I can't live without Paris right now; I am completely in love with the city again after leaving it in my 20's. I also couldn't live without my books, even if they are taking over my life currently!

    Who are your mentors, or who is a designer whose work you admire?
    I have always admired Axel Vervoordt's work; his sense of history and patina and austerity. I was recently in Madrid and visited the atelier of Lorenzo Castillo which I found to be very chic and inspired in the way he mixed pieces. The whole collection was housed in an old palace that was charmingly rustic, intimate and grand at the same time.

    What aspects of your work would you describe as "traditional"?
    I am drawn to pieces with classical influences and appreciate the fine workmanship of old-world fabric houses such as Zuber and Fortuny. My work is traditional in the sense that I incorporate antiques and decorative detailing but I am also drawn to the discipline and restraint of modern design.

    Did you decorate your childhood room?
    I have always had strong opinions about decorating, much to my mother's chagrin. In my favorite room growing up, I chose a hand blocked floral wallpaper with layers upon layers of hydrangeas. Pink, coral and terracota flowers on a dark chocolate back round. I chose an antique pale pink silk spread for the walnut four poster bed and a mahogany cheval mirror. I loved the wallpaper so much that I insisted having it again when we moved.

    How do you weave luxury into your design during this recession?
    Incorporating a statement piece or two is always a wise investment and especially at this time. Buying a piece that one wants to live with forever, rather than spending money just filling space helps to nourish a sense of security and permanence.

    Emma Jane Pilkington Fine Interiors
    New York


    What can't you live without?
    The new Christian Liaigre book, LIAIGRE. My team-they make it fun to come to work everyday! B. Kamins Maple Night Cream-with the long days (and sometimes nights!) running two businesses, a girl needs a good face cream to keep her looking young!

    Kings of Leon-they rock my world at the moment. The Mercer.

    What is your favorite room in your house or apartment?
    My kitchen overlooks a gorgeous private courtyard. I designed it to feel very European, and very cozy, with rich wood countertops and dark painted cabinetry. I love sitting around the table with girlfriends, a bottle of wine (and by wine I mean Miller Lite), and something cooking in my black Aga stove (and by cooking I mean take-out).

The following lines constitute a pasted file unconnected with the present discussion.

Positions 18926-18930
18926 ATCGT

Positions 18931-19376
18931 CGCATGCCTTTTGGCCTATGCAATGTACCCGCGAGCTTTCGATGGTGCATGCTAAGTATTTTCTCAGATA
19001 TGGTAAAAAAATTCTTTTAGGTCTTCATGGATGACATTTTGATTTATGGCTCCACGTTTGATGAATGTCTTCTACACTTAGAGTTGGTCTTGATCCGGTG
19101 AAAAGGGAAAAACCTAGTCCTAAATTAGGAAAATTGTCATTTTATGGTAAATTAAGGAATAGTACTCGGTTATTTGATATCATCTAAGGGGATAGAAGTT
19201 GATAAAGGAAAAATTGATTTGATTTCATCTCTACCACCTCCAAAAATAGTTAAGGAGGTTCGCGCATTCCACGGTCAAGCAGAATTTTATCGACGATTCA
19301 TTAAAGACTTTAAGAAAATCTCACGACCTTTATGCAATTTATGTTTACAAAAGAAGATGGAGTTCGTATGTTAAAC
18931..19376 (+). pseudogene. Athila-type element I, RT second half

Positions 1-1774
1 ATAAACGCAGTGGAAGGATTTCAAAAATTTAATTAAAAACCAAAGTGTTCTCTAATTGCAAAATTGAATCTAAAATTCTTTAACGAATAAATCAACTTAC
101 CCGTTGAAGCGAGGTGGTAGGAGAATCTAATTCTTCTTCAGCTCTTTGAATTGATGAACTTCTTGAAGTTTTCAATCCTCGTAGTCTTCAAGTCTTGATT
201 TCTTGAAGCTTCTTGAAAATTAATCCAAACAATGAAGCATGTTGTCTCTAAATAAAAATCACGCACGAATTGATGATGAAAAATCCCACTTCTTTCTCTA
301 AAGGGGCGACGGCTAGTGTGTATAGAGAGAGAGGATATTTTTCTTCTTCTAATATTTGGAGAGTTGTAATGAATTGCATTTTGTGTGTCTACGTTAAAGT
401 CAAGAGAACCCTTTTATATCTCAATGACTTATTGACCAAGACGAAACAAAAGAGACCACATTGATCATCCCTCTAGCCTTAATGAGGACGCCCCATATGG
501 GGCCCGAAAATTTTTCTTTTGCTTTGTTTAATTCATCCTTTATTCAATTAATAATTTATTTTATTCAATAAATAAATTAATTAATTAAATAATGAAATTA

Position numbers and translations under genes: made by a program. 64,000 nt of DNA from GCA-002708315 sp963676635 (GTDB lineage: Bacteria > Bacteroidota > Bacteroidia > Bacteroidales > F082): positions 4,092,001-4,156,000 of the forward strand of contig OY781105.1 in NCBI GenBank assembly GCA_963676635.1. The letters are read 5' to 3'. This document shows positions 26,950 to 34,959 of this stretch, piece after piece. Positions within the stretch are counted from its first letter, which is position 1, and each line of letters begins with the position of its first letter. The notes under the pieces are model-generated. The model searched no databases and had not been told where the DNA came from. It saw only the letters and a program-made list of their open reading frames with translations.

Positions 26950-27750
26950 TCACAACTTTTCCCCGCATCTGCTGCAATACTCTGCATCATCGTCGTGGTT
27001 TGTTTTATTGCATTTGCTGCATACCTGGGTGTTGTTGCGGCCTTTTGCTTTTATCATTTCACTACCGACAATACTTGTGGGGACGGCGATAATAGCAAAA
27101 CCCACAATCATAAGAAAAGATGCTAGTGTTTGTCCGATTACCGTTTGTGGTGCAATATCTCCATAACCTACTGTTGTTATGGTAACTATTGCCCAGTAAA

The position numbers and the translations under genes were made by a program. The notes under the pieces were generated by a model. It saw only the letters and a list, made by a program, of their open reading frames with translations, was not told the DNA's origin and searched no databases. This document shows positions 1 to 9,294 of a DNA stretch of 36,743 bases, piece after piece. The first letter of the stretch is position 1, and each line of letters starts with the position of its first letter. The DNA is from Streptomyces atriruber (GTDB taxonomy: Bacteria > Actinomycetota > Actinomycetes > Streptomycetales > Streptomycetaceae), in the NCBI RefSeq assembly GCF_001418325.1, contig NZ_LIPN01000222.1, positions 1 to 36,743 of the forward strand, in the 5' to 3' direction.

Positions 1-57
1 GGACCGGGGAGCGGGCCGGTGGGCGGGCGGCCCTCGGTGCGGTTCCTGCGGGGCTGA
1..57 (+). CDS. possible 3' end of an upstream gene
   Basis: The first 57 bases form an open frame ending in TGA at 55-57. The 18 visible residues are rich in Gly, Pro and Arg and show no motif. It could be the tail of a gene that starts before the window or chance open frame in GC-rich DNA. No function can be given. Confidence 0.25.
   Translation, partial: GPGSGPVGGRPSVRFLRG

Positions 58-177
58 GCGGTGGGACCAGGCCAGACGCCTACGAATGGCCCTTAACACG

Does fashion influence your design work?
    Absolutely! I actually look to fashion magazines first. Fashion moves so much faster than interiors, so finding inspiration from color and fabric trends from the fashion world always pushes me to think outside the box.

    Did you decorate your childhood room?
    Redecorating your room when you graduated from 8th grade was a rite of passage in my home. I rebelled against the pink floral bedroom of my youth by going all white which was pretty outrageous at the time! I mixed two different white-on-white wallpapers, one stripe one check, I chose a white metal bed from Crate and Barrel, and even had my very own Nagel poster (hey, it was the '80s!).

    .Do you have a defining moment as a designer?
    Opening my own practice. I have always been very entrepreneurial but there was something absolutely magical about seeing my name on the door.

    Kara Mann Design


    Is there a palette you are particularly drawn to, and if so, why?
    I am drawn to neutral and soft colors because they are elegant, calming and understated but also very versatile. I appreciate the subtle sophistication of quiet monochromatic design schemes. Softer, neutral palettes also showcase special antique pieces and interesting art and accessories well.

    What makes you traditional?
    I am drawn to all things that feel classic yet fresh. Whether shopping for clothes or designing a room, I prefer a classic, tailored look with beautiful fabrics and simple, well-designed pieces. I firmly believe that good design is timeless. I appreciate and enjoy traditional pieces such as beautiful old furniture, classical drawings, fine linens, estate silver and monograms, but I am also a sucker for old rituals such as a well-executed dinner party and thoughtful thank you notes written on beautiful stationery.

    What can't you live without?
    My Louis XVI style dining chairs with original finish and mohair Fine linens: I love the beautiful details and monograms offered by Leontine Linens.
    My kitchen dining area banquette: serves as a gathering place for family and friends, has a seat cushion upholstered in ultra-suede that is very durable, and is complete with a cookbook shelf for all my favorite cookbooks. Fresh flowers.
    Cashmere sweaters in winter and little dresses in summer. My white Goyard tote bag (works for "mom days" and "work days" alike). Good food: anything my husband cooks, lobster enchiladas from Georgia Grill, cheeses from Star Provisions, chicken salad from Swan Coach House and definitely dessert (the cupcakes and cookies from Le Lapin are irresistible).
    Family photos.
    My daughter's smile.

    What three things make a room fabulous?
    Luxurious fabrics such as velvets, mohairs, silks and wool sateens. Quality, meaningful art.
    An unexpected element that catches you by surprise but undoubtedly works in the room.

    Who are your mentors or influences as a designer?